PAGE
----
If Barack Obama loses the election, historians will point to his remarks in Roanoke, Va., on July 13 as a cause. Clip the paragraphs and laminate them: They express his worldview with clarity and force.
Obama began by attacking Mitt Romney’s calls for tax cuts. “I’m not going to see us gut the investments that grow our economy to give tax breaks to me or Mr. Romney.” The word “investments” drew him into a rumination on the way the world works. “If you’ve been successful, you didn’t get there on your own. . . . I’m always struck by people who think, Well, it must be because I was just so smart. There are a lot of smart people out there. It must be because I worked harder than everybody else. Let me tell you something — there are a whole bunch of hardworking people out there.”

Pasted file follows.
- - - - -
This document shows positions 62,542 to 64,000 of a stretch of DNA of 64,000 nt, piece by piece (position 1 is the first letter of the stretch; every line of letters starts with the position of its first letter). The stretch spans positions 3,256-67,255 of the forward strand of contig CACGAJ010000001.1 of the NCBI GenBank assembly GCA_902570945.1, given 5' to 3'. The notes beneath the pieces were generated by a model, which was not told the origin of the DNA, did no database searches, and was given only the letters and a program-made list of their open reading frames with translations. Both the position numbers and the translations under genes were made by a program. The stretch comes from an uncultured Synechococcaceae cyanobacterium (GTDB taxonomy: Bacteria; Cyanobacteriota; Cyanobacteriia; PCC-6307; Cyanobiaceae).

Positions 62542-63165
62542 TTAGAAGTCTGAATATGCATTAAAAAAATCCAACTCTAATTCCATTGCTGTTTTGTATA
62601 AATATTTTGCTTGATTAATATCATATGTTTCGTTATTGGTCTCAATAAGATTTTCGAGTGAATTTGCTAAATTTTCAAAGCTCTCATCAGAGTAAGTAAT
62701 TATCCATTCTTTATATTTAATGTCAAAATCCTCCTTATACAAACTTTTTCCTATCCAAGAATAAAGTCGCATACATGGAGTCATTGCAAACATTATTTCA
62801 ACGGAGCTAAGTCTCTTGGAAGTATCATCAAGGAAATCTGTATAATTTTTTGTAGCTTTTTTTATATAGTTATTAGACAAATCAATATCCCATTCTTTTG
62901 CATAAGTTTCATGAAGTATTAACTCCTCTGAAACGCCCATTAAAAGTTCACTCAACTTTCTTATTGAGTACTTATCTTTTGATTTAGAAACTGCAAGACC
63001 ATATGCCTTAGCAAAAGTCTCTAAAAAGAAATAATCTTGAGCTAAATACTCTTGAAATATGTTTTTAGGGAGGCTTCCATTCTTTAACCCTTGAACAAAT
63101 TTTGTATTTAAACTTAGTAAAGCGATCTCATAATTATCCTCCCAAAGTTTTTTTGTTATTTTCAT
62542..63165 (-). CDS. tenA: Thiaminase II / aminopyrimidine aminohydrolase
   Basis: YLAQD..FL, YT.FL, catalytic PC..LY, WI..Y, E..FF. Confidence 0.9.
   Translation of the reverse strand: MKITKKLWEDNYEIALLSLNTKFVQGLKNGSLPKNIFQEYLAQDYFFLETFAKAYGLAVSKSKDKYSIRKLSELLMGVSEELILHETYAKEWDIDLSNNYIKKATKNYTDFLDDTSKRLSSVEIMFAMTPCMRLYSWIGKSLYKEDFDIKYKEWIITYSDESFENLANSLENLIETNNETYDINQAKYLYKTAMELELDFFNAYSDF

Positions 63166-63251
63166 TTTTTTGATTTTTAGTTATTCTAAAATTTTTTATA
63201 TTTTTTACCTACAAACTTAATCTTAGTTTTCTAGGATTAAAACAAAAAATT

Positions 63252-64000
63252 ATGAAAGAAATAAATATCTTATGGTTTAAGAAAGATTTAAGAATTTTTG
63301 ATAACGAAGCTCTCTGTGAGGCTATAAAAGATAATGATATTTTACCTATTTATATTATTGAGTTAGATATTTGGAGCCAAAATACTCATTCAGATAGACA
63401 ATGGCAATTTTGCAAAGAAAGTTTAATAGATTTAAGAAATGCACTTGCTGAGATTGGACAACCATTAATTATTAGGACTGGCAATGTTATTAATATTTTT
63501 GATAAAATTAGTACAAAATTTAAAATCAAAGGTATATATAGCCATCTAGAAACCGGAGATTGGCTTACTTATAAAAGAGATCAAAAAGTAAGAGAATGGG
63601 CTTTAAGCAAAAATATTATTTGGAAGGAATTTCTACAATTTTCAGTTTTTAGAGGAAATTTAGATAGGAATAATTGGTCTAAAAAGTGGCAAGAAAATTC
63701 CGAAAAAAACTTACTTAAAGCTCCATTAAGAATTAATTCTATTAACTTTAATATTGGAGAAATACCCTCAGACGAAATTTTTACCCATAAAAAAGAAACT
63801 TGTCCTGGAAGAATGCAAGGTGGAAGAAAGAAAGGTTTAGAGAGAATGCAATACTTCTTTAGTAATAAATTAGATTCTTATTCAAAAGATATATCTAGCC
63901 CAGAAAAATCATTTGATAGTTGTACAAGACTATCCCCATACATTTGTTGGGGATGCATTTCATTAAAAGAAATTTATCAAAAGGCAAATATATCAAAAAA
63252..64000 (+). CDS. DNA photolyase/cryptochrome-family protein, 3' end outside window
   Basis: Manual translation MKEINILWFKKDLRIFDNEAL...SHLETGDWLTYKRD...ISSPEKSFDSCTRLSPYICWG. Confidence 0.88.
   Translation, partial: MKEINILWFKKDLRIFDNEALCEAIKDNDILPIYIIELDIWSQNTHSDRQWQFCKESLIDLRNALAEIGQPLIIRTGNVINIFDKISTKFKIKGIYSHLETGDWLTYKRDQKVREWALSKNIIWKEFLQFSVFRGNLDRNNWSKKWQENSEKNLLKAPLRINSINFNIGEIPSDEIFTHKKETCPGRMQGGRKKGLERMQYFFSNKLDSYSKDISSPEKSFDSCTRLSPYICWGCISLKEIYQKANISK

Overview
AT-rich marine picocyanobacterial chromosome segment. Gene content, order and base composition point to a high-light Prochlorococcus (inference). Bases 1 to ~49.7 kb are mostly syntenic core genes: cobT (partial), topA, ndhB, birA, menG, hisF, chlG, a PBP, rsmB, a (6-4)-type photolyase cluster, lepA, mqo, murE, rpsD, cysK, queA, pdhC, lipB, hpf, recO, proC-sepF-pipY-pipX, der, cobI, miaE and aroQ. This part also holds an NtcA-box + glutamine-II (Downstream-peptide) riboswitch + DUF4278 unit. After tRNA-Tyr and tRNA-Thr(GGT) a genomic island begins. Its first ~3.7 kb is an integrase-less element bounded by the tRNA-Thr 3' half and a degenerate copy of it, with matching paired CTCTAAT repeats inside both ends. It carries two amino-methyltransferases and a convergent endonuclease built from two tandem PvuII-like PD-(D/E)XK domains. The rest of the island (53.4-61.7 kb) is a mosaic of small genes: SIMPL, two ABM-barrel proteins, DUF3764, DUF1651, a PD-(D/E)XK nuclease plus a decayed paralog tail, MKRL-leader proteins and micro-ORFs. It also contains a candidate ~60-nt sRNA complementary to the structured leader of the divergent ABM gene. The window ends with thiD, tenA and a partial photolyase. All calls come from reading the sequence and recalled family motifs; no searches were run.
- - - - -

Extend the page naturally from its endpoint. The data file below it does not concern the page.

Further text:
Register the meaning of this statement: Obama devalues the talents and virtues of the successful because other people — all people? — have them in equal measure.
The president continued: “If you were successful, somebody along the line gave you some help.” He gave as an example “a great teacher.” But then he called in the helping hand of government. “Somebody helped to create this unbelievable American system . . . that allowed you to thrive.” The system of law and property rights? No. “Somebody invested in roads and bridges. If you’ve got a business — you didn’t build that.” What else? Rachel Maddow’s favorite, the Hoover Dam (a mighty structure, but hardly the Erie Canal); the Internet (half-wrong: the Pentagon helped create it, but the crucial work was done by private actors); the GI Bill (a great boon — but then didn’t all those greatest-generation college graduates have to show intelligence and hard work?). In sum, your talents are a trifle, because the government does the lion’s share.
“That’s the reason I’m running for president,” Obama concluded — “because I still believe in that idea.” That idea is a cradle-to-grave corset of prompts, subventions, and the plans of your betters. Hammer at it, Mr. Romney, and offer an alternative — the American alternative — and you may win.